No car works as better proof that the Nissan design department has been experimenting with mind-altering somethings than the 2012 Juke. This small SUV resembles a frog in stance, while the front lights and grille show a mishmash of shapes.
The odd styling may not be to everyone's taste, but it sure makes the Juke easy to find in a parking lot. That virtue aside, I like its looks, its form factor, and its performance tech. The only component I found frustrating was the stereo.
The Juke's small SUV form offers great practicality, with upright seats leading to easy access and a driving position slightly elevated over that of a typical compact car. The Juke's excessive styling narrows the roof toward the hatchback, which also features an incline, limiting useful cargo area. But the rear seats fold down to maximize that space.
Short of an electric drive system, the Juke also boasts one of the most advanced power trains around. The 1.6-liter four-cylinder engine uses a turbo and direct injection to make 188 horsepower and 177 pound-feet of torque, while getting EPA numbers of 27 mpg city and 32 mpg highway. However, the enthusiastic driving encouraged by the Juke tended to keep my fuel economy down at the lower end of this range.
CNET's car came with Nissan's continuously variable transmission (CVT), an option over the base six-speed manual, as well as front-wheel-drive instead of the available all-wheel-drive. Nissan only offers all-wheel-drive with the CVT, an annoying limitation. All-wheel-drive in the Juke also means a more sophisticated rear suspension than on the front-wheel-drive version.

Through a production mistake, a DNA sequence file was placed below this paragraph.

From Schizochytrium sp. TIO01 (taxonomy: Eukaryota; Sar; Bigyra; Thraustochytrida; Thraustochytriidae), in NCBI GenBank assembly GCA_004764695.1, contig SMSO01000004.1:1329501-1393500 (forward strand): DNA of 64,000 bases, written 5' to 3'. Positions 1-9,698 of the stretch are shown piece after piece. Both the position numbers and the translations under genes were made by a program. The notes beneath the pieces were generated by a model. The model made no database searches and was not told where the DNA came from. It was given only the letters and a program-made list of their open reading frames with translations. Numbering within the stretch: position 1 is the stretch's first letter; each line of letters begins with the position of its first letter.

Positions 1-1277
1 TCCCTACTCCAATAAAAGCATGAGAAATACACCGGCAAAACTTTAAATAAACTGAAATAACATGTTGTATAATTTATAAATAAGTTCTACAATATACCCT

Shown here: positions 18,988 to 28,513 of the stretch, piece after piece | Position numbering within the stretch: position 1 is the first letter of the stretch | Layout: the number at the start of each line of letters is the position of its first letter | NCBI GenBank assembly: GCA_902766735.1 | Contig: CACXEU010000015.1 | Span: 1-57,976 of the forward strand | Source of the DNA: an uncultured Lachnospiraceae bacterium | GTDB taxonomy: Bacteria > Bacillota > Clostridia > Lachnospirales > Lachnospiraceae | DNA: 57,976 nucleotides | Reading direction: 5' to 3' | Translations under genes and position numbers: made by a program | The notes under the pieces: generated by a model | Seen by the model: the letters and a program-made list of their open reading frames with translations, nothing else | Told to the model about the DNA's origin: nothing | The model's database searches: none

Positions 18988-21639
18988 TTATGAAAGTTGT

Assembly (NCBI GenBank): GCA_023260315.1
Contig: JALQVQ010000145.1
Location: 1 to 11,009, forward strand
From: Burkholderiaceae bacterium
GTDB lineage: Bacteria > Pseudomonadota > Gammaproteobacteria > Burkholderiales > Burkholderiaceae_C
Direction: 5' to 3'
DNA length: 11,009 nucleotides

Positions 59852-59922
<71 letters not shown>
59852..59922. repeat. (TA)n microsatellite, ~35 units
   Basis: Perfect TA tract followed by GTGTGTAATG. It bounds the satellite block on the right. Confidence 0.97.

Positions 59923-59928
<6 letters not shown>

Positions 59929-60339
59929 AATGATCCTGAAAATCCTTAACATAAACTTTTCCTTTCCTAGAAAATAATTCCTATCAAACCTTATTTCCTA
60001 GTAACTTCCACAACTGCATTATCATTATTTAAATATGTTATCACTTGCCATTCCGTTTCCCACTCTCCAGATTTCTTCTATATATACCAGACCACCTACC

Equipped with front-wheel drive and the CVT, I at first considered CNET's Juke the worst of all worlds. But while buzzing around twisty mountain roads in Sport mode, the CVT redeemed itself, and reminded me that Nissan has the best CVT in the industry.
In everyday driving, the Juke is easy to handle and uncomplicated. The ride quality is better than from many compact cars, but the engine shows a little turbo lag under hard acceleration. The short wheelbase makes for easy maneuvering in the city. The electric power-steering is tuned well, with a little play at center and increasing resistance toward each lock.
What makes the Juke really cool is its D-Mode control. In a little technical wizardry, the little LCD showing climate control and its surrounding buttons turn into drive mode controls at the touch of a button. Literally, button labels and functions change, so that the A/C button becomes the Normal drive mode button.
There is an Eco mode, which has the annoying effect of detuning the accelerator. On the plus side, Eco mode can also reduce the power consumption of the air conditioning, a feature found in very few cars.
But the real fun comes in Sport mode, which sharpens accelerator response, tunes the CVT for higher engine speeds, and tightens the power steering. Much more expensive cars from the likes of BMW and Audi offer similar controls, but nothing in the Juke's price range offers such a comprehensive Sport mode.
With a small engine in a compact SUV, Sport mode might seem like a joke, but Nissan proved the chops of the Juke's platform with the, and even came up with a of the Juke.
Running the Juke over my favorite roads, I had a blast. In Sport mode, the CVT lets the engine run up above 5,000rpm, keeping the power up in the turns and the ensuing straightaways. The suspension tuning allowed a little more lean in the corners than I would have liked, and even with the steering in Sport mode, it exhibited understeer, but the Juke was ultimately very responsive. I delighted in how I could feel the car rotate in the turns, and control it with slight braking even coming around an apex.